“We’ve Had Death Threats, Bomb Threats”

Rural libraries, often a lifeline, now face efforts to ban books and restrict funding

s.e. smith May 17, 2023

This is the first in a series on rural libraries. Sign up for our newsletter to receive updates.

At an October 2021 meeting of the Orange County, Fla., School Board, a man approached the lectern to read aloud from a library book he said was “concerning” to see in circulation.

The book, Maia Kobabe’s graphic memoir Gender Queer, was quickly becoming the most-challenged book in America on the basis of its LGBTQ content and “sexually explicit” scenes. After reading a vivid passage, the man was expelled from the meeting by a flustered board, with board member Teresa Jacobs saying, “We will look into it.”

Not only did the county soon remove the book from the shelves, but the state also launched an investigation into who purchased it. The controversy hurtled into protests, book challenges, and censorship that made national headlines, spreading across urban, suburban and rural regions in Florida and mirrored across the country.

In the rural township of Jamestown, Mich., for instance, a battle over Gender Queer led to a ballot measure denying renewed funding for the local Patmos Library. Campaigners had suggested the library was “grooming” young residents. The library, which offers not only books but other resources such as free broadband in a community of less than 10,000, now intends to close by January 2025.

“It’s never just one book,” says Stephana Ferrell, Director of Research and Insight at the Florida Freedom to Read Project, an organization fighting book challenges across the state that launched in response to the Orange County case

Challenges on the rise

A challenge is any attempt to censor library materials, resources or programming, through a formal complaint or verbal request to library staff, typically because the complainant believes a target is age-inappropriate, contains explicit or prurient material, or includes offensive language. While most challenges do not result in a ban, where a book is removed from circulation, their numbers are escalating dramatically.

According to Deborah Caldwell-Stone, Director of the American Library Association’s Office for Intellectual Freedom, members reported 357 challenges in 2019, rising to 728 in 2021, and 1,271 in 2022. Many of these challenges targeted multiple books, adding up to 2,571 unique titles in 2022, including books libraries didn’t even own. The use of mass targeting lists is “not a community conversation about a particular book,” notes Caldwell-Stone.

School and library board meetings are traditionally sleepy affairs that elicit little public comment. But today these are the meetings that determine whose stories have a place on public bookshelves, as social conservatives attempt to limit access to information they deem controversial, such as material about LGBTQ people, racial justice and sexual education.

Public libraries are overseen by boards or boards of trustees, depending on region, which focus their work on high-level governance at the library. School libraries, on the other hand, are typically within the purview of the school board, which addresses a variety of issues around education. Depending on local government structure, members may be appointed by city council members or elected directly by the public.

The exact responsibilities of these boards can vary, but typically include making decisions and recommendations about budgeting, major capital projects and library leadership. In the case of some public library boards, their role may be solely advisory, and city or town officials may have final say on matters such as budgets and hiring decisions. Library and school boards may also play a role in collaborating with library leadership and staff on critical policies, such as the reconsideration policy—the guidance used when a book is challenged. These policies are meant to ensure there is a consistent and fair process for handling complaints.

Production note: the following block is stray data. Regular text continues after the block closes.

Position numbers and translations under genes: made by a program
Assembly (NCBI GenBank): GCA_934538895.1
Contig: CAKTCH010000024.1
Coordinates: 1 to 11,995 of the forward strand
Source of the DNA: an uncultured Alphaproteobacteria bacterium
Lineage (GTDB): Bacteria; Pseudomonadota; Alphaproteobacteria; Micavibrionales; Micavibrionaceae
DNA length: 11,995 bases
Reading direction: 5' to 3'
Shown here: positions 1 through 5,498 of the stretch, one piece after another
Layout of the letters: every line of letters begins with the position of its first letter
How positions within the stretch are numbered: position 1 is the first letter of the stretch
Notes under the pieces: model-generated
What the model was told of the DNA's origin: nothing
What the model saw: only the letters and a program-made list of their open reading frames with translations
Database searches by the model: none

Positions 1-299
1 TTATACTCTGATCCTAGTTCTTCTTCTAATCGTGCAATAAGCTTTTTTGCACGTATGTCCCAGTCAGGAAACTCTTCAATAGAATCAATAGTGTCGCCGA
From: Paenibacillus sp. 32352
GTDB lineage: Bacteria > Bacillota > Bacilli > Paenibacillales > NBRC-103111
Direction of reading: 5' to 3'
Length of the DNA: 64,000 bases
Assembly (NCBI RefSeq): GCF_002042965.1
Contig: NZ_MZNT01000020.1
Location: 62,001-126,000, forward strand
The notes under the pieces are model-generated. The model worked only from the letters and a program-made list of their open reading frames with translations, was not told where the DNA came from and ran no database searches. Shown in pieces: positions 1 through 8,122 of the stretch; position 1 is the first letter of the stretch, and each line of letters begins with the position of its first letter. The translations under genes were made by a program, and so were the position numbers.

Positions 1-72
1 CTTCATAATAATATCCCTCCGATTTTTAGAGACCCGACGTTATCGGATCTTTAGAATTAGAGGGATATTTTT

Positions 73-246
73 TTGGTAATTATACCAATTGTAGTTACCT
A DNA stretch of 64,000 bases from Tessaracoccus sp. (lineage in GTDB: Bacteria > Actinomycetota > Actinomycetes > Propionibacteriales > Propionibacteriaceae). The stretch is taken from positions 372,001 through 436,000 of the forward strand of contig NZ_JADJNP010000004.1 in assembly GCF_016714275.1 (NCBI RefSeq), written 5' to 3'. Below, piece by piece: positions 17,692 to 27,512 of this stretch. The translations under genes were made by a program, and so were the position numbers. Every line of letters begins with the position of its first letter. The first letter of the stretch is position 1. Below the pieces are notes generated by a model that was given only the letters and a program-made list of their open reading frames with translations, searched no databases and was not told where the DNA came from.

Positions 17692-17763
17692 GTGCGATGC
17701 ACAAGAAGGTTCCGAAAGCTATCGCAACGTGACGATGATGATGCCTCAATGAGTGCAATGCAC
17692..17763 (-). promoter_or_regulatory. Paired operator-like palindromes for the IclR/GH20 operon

“You need to make sure before anything ever happens that your policies are all up to date,” says Connie Behe, now deputy director for the public library system in Pierce County, Wash. Behe has 14 years of library administrative experience, including 12 in a more rural county. “Don’t be afraid of people petitioning the government,” she says. “Have the board be prepared for what would happen.”

During the reconsideration process, Caldwell-Stone stresses, boards have an obligation to defend the First Amendment and the right of patrons to access information, even if members of the public, the board or staff personally find that information distasteful. Ferrell says that in Florida and elsewhere, some individuals and boards have sidestepped these policies, pulling books from the shelves immediately in response to challenges and ignoring official processes.

These decisions have very real consequences for library customers, particularly children and teens who don’t have other routes to access these resources. “These should be spaces where the queer kids, the brown kids, the Black kids have somebody looking out for them,” says former librarian Kelly Jensen. Instead, books that represent their identities and those of their families and loved ones are getting removed from shelves.

Libraries are essential

While the focus in conversations about censorship has been on books, libraries offer expansive additional resources to their communities. All of these services can be threatened with campaigns to reduce or eliminate library funding, Behe says.

U.S. library collections include film and television shows, magazines and periodicals, subscriptions to academic and news databases, and even games and tool libraries. Libraries often host events and conduct programming—perhaps most controversially, some host drag storytime, but many offer free help with tax preparation, educational events, live music, readings and other offerings. They may also maintain community rooms the public can use to plan and hold activities and events ranging from quilting circles to political campaign meetings.